Are you ‘mid or late career’ or planning to retire within ten years? If the answer’s ‘yes’, then you probably want to know the answers to these questions: Will I be able to retire when I want to? Will I run out of money? How can I guarantee the kind of retirement I want?
Encouraging individuals to save longer for their retirement
The normal minimum pension age (NMPA), currently 55, is the earliest age that members of a registered pension scheme can draw their benefits without incurring an unauthorised payments tax charge, other than in cases of ill health or where they have a protected pension age.
Having a good idea of the lifestyle you want is key
People planning for retirement should think hard about what they want to do when they eventually stop work. It is helpful to have a good idea of the lifestyle you want, how much it will cost and how you are going to pay for it.
State Pension is still the bedrock of many pensioners’ retirement income
The earnings benchmark of the State Pension triple lock has been temporarily set aside for this year. The Department for Work and Pensions (DWP) confirmed on 7 September 2021 that the State Pension triple lock rule has not been applied for the current 2022/23 financial year over concerns of the potential costs involved.
It’s never too late to think about saving for retirement
How much do you think you’ll need to fund your retirement? Of course, the answer to that question will depend on what you want to do when you stop work. Worryingly, almost half of non-retirees (46%) are unable to identify how much they believe retirees receive annually from their State Pension, according to a survey.
Meeting the financial demands you may face in later life
The significant increase in property prices in recent years has likely shifted many people’s expectations of the role property wealth will eventually play in supporting their retirement. With people spending longer in retirement, one of the challenges that many need to overcome is how to fund it and how to meet the financial demands they may face in later life, such as the cost of long-term care.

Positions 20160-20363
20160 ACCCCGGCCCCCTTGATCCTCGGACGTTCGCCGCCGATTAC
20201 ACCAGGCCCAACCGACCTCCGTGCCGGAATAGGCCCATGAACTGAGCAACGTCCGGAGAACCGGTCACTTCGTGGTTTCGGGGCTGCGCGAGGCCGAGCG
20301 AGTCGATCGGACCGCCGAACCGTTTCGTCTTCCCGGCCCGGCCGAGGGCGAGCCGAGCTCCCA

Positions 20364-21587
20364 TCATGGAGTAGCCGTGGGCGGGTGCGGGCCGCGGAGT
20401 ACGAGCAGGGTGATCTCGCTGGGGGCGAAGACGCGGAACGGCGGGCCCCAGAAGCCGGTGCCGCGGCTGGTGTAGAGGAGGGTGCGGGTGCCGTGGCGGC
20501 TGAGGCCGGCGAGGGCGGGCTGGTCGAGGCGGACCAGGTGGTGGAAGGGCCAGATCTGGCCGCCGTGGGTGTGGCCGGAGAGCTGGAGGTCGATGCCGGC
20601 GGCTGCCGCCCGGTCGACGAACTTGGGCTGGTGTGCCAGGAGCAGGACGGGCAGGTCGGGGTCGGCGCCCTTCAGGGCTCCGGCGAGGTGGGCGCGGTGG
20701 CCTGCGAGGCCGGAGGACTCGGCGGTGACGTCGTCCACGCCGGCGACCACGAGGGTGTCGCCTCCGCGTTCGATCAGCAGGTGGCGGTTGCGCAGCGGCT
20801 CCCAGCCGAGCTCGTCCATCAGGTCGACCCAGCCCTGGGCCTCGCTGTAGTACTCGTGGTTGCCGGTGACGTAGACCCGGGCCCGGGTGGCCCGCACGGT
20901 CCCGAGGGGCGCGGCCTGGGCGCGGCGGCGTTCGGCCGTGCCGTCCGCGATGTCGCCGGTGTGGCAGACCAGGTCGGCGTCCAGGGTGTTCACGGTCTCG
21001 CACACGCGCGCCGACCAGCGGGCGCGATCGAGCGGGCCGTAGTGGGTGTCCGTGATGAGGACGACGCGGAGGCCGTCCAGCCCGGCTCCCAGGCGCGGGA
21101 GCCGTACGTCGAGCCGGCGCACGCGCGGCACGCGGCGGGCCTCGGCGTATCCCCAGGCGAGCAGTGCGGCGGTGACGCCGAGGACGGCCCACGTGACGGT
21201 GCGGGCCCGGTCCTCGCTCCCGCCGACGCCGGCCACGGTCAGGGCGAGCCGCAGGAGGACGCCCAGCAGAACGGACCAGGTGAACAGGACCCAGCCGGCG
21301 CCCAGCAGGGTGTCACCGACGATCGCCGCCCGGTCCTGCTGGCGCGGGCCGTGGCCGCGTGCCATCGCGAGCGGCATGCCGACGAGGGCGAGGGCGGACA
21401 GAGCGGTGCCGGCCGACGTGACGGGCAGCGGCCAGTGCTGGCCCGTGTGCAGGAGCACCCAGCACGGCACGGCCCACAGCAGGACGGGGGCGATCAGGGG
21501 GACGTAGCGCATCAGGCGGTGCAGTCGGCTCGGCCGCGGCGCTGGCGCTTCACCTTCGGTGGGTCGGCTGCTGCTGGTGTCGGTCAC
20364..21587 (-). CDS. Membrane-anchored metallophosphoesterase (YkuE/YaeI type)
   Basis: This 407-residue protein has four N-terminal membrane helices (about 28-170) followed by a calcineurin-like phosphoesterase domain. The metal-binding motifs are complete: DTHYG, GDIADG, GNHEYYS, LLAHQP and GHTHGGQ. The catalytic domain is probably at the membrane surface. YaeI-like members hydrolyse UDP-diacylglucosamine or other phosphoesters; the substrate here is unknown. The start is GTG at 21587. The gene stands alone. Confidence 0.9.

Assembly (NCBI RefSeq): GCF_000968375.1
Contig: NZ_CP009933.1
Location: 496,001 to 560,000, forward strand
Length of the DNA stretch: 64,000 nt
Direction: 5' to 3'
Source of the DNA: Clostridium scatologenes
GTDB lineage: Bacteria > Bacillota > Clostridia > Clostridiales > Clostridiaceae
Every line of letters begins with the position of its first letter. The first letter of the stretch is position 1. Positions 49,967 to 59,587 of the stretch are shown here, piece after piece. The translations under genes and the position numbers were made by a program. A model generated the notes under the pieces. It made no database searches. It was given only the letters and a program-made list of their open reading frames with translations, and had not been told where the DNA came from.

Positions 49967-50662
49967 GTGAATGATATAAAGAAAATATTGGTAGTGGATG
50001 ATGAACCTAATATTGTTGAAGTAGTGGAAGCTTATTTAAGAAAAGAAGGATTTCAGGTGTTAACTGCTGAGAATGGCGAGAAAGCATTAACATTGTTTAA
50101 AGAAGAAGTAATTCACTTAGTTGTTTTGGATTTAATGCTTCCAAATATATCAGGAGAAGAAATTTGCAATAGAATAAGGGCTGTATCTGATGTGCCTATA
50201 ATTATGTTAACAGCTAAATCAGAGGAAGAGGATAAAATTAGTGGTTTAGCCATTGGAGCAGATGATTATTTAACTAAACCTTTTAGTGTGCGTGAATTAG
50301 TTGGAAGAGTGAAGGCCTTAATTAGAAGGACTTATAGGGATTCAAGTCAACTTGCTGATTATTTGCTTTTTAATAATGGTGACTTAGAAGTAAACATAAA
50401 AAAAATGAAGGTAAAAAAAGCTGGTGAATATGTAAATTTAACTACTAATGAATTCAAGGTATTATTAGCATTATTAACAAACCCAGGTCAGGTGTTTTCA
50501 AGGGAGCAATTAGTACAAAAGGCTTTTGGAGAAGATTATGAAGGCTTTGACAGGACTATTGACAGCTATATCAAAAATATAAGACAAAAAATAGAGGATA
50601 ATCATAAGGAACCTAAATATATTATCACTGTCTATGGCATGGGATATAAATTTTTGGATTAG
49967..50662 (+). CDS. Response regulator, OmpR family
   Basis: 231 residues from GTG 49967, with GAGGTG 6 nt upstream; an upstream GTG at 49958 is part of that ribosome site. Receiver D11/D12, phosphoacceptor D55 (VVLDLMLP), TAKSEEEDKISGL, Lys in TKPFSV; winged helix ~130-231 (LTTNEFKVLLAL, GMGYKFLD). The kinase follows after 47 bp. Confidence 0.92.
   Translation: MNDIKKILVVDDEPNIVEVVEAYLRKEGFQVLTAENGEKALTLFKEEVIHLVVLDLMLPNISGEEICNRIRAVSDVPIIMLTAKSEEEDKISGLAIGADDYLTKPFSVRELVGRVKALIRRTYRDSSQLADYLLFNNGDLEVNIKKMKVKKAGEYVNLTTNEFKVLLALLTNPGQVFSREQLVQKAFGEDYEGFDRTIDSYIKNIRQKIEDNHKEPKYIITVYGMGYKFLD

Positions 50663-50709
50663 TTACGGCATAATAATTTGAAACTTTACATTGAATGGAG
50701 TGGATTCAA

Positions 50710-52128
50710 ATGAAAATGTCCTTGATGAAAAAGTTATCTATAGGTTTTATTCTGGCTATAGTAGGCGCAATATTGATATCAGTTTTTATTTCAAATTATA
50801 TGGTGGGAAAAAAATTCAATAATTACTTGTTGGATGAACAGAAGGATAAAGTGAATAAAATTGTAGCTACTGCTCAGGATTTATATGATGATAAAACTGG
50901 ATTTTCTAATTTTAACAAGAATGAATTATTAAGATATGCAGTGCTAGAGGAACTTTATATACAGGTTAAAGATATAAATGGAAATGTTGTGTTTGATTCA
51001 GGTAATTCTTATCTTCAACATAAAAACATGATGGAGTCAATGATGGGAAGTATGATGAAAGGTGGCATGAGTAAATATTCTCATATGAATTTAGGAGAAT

Financial planning essential to help balance priorities
As the cost of living crisis continues to rise, midlifers are set to be impacted particularly hard. This is because many midlifers are still paying off mortgages and other debts, while also trying to support their families. This means that they often have less disposable income than younger people.
General principles to help you attain specific goals
The cost of living crisis is putting immense pressure on many households across the country. In order to make ends meet, some people are cutting back on their spending and looking for ways to save money. One of the best ways to save money is to set goals.
Having a baby is one of the most exciting, life-changing events that you’ll ever experience. But along with the joy and happiness that comes with starting a family, there is also the reality of the added costs.
A summary of our internal complaints handling procedures for the reasonable and prompt handling of complaints is available on request and if you cannot settle your complaint with us, you may be entitled to refer it to the Financial Ombudsman Service at www.financial-ombudsman.org.uk or by contacting them on 0800 0234 567